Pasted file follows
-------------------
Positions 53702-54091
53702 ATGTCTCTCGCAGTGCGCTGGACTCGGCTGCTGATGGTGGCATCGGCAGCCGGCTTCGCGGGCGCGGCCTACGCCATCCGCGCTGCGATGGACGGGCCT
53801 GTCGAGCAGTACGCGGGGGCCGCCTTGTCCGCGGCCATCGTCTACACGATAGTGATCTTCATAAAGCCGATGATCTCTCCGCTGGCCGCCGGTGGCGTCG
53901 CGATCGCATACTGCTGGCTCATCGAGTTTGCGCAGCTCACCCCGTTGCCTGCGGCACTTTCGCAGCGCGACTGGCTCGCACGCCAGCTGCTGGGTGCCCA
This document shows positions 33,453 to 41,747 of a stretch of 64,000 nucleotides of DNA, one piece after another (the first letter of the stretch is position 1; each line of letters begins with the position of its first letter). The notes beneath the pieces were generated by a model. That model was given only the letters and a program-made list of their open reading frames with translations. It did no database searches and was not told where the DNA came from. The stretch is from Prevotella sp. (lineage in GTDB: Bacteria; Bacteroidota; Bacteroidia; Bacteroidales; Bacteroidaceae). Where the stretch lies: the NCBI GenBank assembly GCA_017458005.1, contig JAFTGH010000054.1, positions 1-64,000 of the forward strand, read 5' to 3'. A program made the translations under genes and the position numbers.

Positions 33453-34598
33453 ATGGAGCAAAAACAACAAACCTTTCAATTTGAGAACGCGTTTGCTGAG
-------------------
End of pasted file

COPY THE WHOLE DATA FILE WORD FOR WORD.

Positions 53702-54091
53702 ATGTCTCTCGCAGTGCGCTGGACTCGGCTGCTGATGGTGGCATCGGCAGCCGGCTTCGCGGGCGCGGCCTACGCCATCCGCGCTGCGATGGACGGGCCT
53801 GTCGAGCAGTACGCGGGGGCCGCCTTGTCCGCGGCCATCGTCTACACGATAGTGATCTTCATAAAGCCGATGATCTCTCCGCTGGCCGCCGGTGGCGTCG
53901 CGATCGCATACTGCTGGCTCATCGAGTTTGCGCAGCTCACCCCGTTGCCTGCGGCACTTTCGCAGCGCGACTGGCTCGCACGCCAGCTGCTGGGTGCCCA
This document shows positions 33,453 to 41,747 of a stretch of 64,000 nucleotides of DNA, one piece after another (the first letter of the stretch is position 1; each line of letters begins with the position of its first letter). The notes beneath the pieces were generated by a model. That model was given only the letters and a program-made list of their open reading frames with translations. It did no database searches and was not told where the DNA came from. The stretch is from Prevotella sp. (lineage in GTDB: Bacteria; Bacteroidota; Bacteroidia; Bacteroidales; Bacteroidaceae). Where the stretch lies: the NCBI GenBank assembly GCA_017458005.1, contig JAFTGH010000054.1, positions 1-64,000 of the forward strand, read 5' to 3'. A program made the translations under genes and the position numbers.

Positions 33453-34598
33453 ATGGAGCAAAAACAACAAACCTTTCAATTTGAGAACGCGTTTGCTGAG